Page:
I recently read Dying to Live (Christian Focus, 1991), the autobiography of Scottish pastor William Still. I became interested in Still after reading his book The Work of the Pastor earlier this year.
The first half of Dying to Live tells about Still’s early years into young adulthood and his beginning in pastoral ministry. Still had an unsettled childhood. His parents were separated in his early years, and his father was an alcoholic. He was a sickly child who took refuge in music and became an accomplished pianist. He was part of the Salvation Army as a young man but then entered ministry in the Church of Scotland and served at the Gilcomston Church in his hometown of Aberdeen from 1945-1997.
The second half of the book deals with various aspects of Still’s pastoral ministry. Still was an evangelical. In his early ministry he worked with Billy Graham, Alan Redpath, and others in evangelistic events. With time, however, he moved away from what he came to call “evangelisticism” to develop a solid expositional ministry.
Still faced his fair share of hardships during the course of his ministry. When he moved away from pragmatic evangelistic methods, for example, more than two hundred people stopped attending his church almost overnight. In the preface, he references Martin Luther’s observation that there are three things which make a minister: study, prayer, and afflictions. He observes, “He who is not prepared to make enemies for Christ’s sake by the faithful preaching of the Word will never make lasting friends for Christ, either” (p. 93).
He describes one particularly difficult controversy early in his ministry when he confronted a group of disgruntled elders. At the end of one Sunday service, he read a statement confronting these men, which ended, “There you sit, with your heads down, guilty men. What would you say if I named you before the whole congregation? You stand condemned before God for your contempt of the Word and of his folk.” He adds, “The moment I had finished, I walked out of the pulpit. There was no last hymn—no benediction. I went right home. It was the hardest and most shocking thing I ever had to do in Gilcomston” (p. 124). That same week seven of his elders resigned and Still was called twice before his Presbytery to answer for the controversy. Yet, he endured.
Still maintains that in light of the unpleasantness one will face in the ministry that the minister of the Word must possess one quality in particular: “…I would say that this quality is courage: guts, sheer lion-hearted bravery, clarity of mind and purpose, grit. Weaklings are no use here. They have a place in the economy of God if they are not deliberate weaklings and stunted adults as Paul writes of both to the Romans and to the Corinthians. But weaklings are no use to go out and speak prophetically to men from God and declare with all compassion, as well as with faithfulness, the truth: the divine Word that cuts across all men’s worldly plans for their lives” (p. 140).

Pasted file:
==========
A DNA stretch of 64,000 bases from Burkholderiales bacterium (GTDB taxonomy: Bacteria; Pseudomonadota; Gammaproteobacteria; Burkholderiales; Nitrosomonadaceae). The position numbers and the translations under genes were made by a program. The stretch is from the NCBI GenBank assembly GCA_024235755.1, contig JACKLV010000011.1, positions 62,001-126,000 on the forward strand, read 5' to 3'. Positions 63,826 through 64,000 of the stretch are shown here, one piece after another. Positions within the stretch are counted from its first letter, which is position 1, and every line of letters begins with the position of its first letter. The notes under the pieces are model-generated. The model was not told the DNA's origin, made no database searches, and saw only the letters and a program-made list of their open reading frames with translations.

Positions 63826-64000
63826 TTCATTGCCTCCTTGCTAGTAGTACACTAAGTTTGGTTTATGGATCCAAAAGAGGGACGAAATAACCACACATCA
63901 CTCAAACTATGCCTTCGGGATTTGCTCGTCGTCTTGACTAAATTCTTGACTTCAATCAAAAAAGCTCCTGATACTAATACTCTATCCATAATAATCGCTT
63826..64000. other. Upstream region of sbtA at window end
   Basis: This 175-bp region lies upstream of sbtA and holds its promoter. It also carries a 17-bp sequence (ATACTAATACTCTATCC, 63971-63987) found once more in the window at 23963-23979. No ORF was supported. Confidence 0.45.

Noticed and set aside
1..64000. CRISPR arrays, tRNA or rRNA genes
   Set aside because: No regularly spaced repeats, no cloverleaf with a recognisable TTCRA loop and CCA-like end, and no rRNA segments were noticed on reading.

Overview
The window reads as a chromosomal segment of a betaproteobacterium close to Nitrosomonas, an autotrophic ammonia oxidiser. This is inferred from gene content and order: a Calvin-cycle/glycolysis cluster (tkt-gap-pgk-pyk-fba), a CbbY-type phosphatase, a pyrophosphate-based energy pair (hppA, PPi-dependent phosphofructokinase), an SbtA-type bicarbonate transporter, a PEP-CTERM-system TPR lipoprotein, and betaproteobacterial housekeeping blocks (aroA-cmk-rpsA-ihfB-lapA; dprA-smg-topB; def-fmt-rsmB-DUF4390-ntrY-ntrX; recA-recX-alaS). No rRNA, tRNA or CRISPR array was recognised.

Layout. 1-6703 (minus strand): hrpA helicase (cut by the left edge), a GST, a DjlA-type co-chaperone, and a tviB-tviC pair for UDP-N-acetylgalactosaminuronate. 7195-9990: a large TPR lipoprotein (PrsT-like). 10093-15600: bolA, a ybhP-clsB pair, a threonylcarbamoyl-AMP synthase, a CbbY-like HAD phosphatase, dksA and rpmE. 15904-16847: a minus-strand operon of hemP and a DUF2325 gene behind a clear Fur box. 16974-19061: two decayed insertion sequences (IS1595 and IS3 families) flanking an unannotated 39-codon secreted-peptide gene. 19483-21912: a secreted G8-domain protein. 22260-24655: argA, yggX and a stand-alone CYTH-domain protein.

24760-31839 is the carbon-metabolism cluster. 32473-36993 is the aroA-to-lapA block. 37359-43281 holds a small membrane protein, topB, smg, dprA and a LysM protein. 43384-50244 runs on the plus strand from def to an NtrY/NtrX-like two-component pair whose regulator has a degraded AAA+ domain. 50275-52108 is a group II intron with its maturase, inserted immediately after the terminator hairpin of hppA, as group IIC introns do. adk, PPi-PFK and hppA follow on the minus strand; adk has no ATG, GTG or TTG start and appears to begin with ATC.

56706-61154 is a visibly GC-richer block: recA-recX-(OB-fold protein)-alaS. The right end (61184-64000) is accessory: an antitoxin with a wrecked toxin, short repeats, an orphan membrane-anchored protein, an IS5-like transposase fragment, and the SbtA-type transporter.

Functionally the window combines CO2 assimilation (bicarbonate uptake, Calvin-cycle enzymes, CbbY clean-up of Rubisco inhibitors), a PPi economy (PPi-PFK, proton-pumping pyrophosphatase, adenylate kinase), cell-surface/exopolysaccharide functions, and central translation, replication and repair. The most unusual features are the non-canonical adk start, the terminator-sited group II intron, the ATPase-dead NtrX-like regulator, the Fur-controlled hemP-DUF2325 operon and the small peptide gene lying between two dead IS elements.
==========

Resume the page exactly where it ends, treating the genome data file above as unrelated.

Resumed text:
Still was a pioneer in several areas. First, he developed a pattern of preaching and teaching systematically through books of the Bible at a time when this was rarely done. He began a ministry of “consecutive Bible teaching” starting with the book of Galatians in 1947, calling this transition from “evangelisticism to systematic exposition … probably the most significant decision in my life” (p. 191).
He was also a pioneer in simplifying and integrating the ministry of the church. After noting how youth in the church were drifting away, even after extensive involvement in the church’s children’s ministry, Still writes, “I conceived the idea of ceasing all Sunday School after beginners and Primary age (seven years) and invited parents to have their children sit with them in the family pew from the age of eight” (p. 171). He laments “the disastrous dispersion of congregations by the common practice of segregating the church family into every conceivable category of division of ages, sexes, etc.” (p. 173).
Dying to Live is a helpful and encouraging work about the life and work of the minister and is to be commended to all engaged in the call of gospel ministry. As the title indicates, Still’s essential thesis is that in order to be effective in ministry the minister must suffer a series of deaths to himself (cf. John 12:24). On this he writes:
The deaths one dies before ministry can be of long duration—it can be hours and days before we minister, before the resurrection experience of anointed preaching. And then there is another death afterwards, sometimes worse than the death before. From the moment that you stand there dead in Christ and dead to everything you are and have and ever shall be and have, every breath you breathe thereafter, every thought you think, every word you say and deed you do, must be done over the top of your own corpse or reaching over it in your preaching to others. Then it can only be Jesus that comes over and no one else. And I believe that every preacher must bear the mark of that death. Your life must be signed by the Cross, not just Christ’s cross (and there is really no other) but your cross in his Cross, your particular and unique cross that no one ever died—the cross that no one ever could die but you and you alone: your death in Christ’s death (p. 136).
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